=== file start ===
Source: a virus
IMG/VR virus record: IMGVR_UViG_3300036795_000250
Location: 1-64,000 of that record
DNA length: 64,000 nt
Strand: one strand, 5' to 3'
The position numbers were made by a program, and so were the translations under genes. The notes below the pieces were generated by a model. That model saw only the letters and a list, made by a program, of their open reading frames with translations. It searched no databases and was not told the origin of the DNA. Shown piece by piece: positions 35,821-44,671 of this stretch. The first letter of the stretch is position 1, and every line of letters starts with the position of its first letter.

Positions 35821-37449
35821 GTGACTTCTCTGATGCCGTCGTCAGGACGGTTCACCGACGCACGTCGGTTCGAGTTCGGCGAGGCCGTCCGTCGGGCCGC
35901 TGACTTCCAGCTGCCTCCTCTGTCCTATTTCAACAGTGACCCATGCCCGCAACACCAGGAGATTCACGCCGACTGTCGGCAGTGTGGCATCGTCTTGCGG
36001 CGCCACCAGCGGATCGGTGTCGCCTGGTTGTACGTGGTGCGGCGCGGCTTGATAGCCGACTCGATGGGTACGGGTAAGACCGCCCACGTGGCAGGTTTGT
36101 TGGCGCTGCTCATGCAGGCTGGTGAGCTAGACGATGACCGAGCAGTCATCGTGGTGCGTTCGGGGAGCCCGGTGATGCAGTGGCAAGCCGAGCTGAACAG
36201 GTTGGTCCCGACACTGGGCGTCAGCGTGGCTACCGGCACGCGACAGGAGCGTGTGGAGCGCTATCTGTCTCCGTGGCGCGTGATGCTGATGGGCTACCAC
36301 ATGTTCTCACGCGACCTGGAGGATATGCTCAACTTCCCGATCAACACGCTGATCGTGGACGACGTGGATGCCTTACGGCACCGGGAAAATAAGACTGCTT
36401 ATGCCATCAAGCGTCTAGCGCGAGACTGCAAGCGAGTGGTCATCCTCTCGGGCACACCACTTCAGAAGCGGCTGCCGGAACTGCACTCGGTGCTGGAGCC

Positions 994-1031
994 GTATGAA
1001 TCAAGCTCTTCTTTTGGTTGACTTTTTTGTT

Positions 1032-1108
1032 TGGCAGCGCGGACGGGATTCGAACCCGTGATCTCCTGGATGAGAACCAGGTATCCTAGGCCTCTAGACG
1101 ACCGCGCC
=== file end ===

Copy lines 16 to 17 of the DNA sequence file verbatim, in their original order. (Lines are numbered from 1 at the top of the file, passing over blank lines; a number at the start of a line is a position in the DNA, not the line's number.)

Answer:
994 GTATGAA
1001 TCAAGCTCTTCTTTTGGTTGACTTTTTTGTT